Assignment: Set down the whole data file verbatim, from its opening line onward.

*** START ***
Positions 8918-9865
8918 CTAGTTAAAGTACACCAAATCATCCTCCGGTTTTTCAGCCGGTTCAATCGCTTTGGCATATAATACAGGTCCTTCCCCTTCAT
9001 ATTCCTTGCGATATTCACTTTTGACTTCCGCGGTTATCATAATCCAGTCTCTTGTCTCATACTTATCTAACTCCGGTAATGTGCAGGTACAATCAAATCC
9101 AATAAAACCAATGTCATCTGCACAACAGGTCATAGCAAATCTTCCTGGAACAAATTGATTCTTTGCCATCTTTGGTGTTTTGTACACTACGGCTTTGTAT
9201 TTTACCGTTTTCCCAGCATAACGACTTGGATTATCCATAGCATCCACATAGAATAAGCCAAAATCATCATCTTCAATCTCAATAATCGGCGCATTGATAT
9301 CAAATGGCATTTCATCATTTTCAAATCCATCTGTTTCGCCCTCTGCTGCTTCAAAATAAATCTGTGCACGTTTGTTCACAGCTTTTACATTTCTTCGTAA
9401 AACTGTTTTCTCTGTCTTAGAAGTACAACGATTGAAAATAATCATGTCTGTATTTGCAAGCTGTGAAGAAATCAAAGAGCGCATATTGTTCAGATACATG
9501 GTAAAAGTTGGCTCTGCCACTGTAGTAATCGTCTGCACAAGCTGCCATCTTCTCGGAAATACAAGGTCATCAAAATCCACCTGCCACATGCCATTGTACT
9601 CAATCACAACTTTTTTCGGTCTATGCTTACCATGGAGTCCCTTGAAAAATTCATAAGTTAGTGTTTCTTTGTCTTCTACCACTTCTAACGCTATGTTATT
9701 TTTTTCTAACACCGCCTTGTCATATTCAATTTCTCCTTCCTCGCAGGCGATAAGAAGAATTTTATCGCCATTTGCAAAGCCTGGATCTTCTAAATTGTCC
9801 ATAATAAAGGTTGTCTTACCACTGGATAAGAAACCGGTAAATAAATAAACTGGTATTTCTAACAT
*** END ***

Positions 8918-9865
8918 CTAGTTAAAGTACACCAAATCATCCTCCGGTTTTTCAGCCGGTTCAATCGCTTTGGCATATAATACAGGTCCTTCCCCTTCAT
9001 ATTCCTTGCGATATTCACTTTTGACTTCCGCGGTTATCATAATCCAGTCTCTTGTCTCATACTTATCTAACTCCGGTAATGTGCAGGTACAATCAAATCC
9101 AATAAAACCAATGTCATCTGCACAACAGGTCATAGCAAATCTTCCTGGAACAAATTGATTCTTTGCCATCTTTGGTGTTTTGTACACTACGGCTTTGTAT
9201 TTTACCGTTTTCCCAGCATAACGACTTGGATTATCCATAGCATCCACATAGAATAAGCCAAAATCATCATCTTCAATCTCAATAATCGGCGCATTGATAT
9301 CAAATGGCATTTCATCATTTTCAAATCCATCTGTTTCGCCCTCTGCTGCTTCAAAATAAATCTGTGCACGTTTGTTCACAGCTTTTACATTTCTTCGTAA
9401 AACTGTTTTCTCTGTCTTAGAAGTACAACGATTGAAAATAATCATGTCTGTATTTGCAAGCTGTGAAGAAATCAAAGAGCGCATATTGTTCAGATACATG
9501 GTAAAAGTTGGCTCTGCCACTGTAGTAATCGTCTGCACAAGCTGCCATCTTCTCGGAAATACAAGGTCATCAAAATCCACCTGCCACATGCCATTGTACT
9601 CAATCACAACTTTTTTCGGTCTATGCTTACCATGGAGTCCCTTGAAAAATTCATAAGTTAGTGTTTCTTTGTCTTCTACCACTTCTAACGCTATGTTATT
9701 TTTTTCTAACACCGCCTTGTCATATTCAATTTCTCCTTCCTCGCAGGCGATAAGAAGAATTTTATCGCCATTTGCAAAGCCTGGATCTTCTAAATTGTCC
9801 ATAATAAAGGTTGTCTTACCACTGGATAAGAAACCGGTAAATAAATAAACTGGTATTTCTAACAT